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Our guests on Brew Ha Ha with Steve Jaxon and Mark Carpenter are Elaine St. Clair and Laina Brown of St. Clair Brown Brewery in Napa. Elaine has been a winemaker for a long time. They started St. Clair Brown Winery in Napa in 2010 and they opened the brewery in February this year. They are tasting a honey wheat beer as they talk.
Elena tells how they have been in Napa since 2013 but they have worked in the wine business for thirty years and worked together for twenty years at two different wineries. They had to fulfill a lot of legal requirements to open a brewery together with a winery.
Their beer comes in attractive bottles, which are wine bottles with a porcelain closing crown.
Elaine went to the Fementation Science program at UC Davis and has been working in the wine industry since then. In the 1990s she had a microbrewery called Napa Ale Works, which they sold in 1998. She learned to brew back then and now she is brewing again. They have a small operation, only 60 gallons at a time. They are experimenting with a wide range of beers, from Pilsners to the Red Ale which they are tasting now. It’s in the Irish style, with mild English Hops.
Mark says that the winemakers have said that it takes a lot of good beer to make good wine.
Steve asks about their winery. Elaine explains that she worked in production and Laina more in marketing. They worked together at Domaine Carneros and Black Stallion then they opened their winery when that winery was sold. They make Cabernet, a red blend, Syrah, Merlot, Zin, Rosé of Syrah, a Chardonnay, Sauvignon Blanc, Pinot Grigio and a sweet Muscat. The company is named after their last names.
They are located in Napa, downtown. The city of Napa no longer allows new winery permits to be open to the public. So being in the city means they can stay open later and have a separate food menu with a full kitchen. They have a wine and a beer garden. They have two facilities across the street from each other. One is a production facility for wine and beer and one is a culinary garden, a 200 square foot glass greenhouse.
They source their ingredients locally, such as the honey and wheat. It is hard to find hops locally but they have planted some in their garden and they hope to use them. But it is hard to find hops locally so they get theirs from Washington.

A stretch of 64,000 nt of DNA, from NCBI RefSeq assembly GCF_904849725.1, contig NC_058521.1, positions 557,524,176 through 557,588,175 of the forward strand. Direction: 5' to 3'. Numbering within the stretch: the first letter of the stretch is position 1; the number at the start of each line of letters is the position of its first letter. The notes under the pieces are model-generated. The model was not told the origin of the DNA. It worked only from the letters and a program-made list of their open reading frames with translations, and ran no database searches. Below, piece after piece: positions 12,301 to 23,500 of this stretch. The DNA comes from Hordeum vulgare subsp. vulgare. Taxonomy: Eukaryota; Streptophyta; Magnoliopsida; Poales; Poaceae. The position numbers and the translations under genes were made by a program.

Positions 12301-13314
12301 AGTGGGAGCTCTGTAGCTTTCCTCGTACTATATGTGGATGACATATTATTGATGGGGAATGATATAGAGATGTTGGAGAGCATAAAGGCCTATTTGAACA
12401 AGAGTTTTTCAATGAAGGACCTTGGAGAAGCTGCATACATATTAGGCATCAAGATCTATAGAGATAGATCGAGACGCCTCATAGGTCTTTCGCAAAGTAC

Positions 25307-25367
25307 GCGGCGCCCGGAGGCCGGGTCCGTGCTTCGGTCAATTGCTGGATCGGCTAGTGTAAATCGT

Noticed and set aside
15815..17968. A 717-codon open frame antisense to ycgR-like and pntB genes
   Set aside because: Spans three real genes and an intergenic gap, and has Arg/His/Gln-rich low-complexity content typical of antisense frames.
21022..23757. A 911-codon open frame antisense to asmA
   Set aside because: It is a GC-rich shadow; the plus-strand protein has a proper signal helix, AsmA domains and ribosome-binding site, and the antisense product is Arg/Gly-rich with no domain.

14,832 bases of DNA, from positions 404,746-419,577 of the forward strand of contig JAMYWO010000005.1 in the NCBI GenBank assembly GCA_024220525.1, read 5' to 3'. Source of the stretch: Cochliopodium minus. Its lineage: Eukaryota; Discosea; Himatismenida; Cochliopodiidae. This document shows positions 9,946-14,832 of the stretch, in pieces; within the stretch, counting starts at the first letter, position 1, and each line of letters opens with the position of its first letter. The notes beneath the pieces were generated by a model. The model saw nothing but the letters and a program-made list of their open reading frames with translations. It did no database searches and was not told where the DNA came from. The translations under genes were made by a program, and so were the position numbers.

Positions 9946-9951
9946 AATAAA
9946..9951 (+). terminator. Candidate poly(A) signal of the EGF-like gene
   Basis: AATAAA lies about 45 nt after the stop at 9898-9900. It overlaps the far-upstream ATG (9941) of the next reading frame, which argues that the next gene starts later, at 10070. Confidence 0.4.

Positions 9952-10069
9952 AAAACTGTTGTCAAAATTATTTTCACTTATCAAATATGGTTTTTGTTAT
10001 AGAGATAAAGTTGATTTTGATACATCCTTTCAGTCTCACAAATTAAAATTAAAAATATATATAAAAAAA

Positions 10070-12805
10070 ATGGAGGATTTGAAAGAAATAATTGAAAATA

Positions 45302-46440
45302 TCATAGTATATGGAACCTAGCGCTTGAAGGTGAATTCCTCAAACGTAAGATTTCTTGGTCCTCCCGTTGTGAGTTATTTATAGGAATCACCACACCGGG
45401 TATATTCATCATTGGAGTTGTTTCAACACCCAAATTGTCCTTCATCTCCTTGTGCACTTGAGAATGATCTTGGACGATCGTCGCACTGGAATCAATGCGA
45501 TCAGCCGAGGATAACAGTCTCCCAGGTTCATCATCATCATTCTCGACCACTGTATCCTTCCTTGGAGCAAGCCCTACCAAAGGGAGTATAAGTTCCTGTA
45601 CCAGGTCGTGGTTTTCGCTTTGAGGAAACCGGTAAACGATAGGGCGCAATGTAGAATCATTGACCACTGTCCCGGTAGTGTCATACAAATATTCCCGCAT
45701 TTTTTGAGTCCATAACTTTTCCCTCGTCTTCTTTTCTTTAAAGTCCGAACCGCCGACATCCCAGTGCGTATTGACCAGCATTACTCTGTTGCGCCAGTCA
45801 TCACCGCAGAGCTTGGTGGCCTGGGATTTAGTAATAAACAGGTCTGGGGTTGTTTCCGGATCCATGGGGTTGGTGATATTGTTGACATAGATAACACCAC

Steve asks about the culinary garden and Laina explains she wants to serve the freshest food possible so they want to grow it themselfes. They have 60 fruit trees on the property. They coordinate the menu and work with different consulting chefs. They have a base of recipes that changes yearly. She likes pickling. They make Rosé jelly with dried rose petals and peppercorns, for example.
After the break they’re drinking their Black IPA and Herlinda says it’s not super hoppy, subtle and elegant. Mark says it’s a good solid beer, not too high in alcohol, and not overly hopped. It’s a good solid black IPA with a nice roasty flavor to it. Why is it called Black IPA? They add 5% of the dark malt that adds color and a clean finish to the taste. Mark says that’s odd because the P in IPA stands for pale.
They have the Greenhouse tasting room, but they also do tours and tastings on Fridays and Saturdays.
Herlinda says that Sonoma Cider has suddenly closed, having lost its funding. They were located on the street where the roundabout was under construction and said that their business dropped 40% during construction.
Before closing the show, Steve asks Mark to comment on the closing of Mendocino brewing. Mark says it’s extremely sad, it was one of the early successful craft breweries. They were purchased by an Indian company. Mark thinks the Red Tail Ale logos were the most beautiful labels in the business. It’s sad to see them go. There is no more Red Tail Ale. Maybe Bottle Barn has some stashed. They were also one of the first to start producing the higher alcohol beers.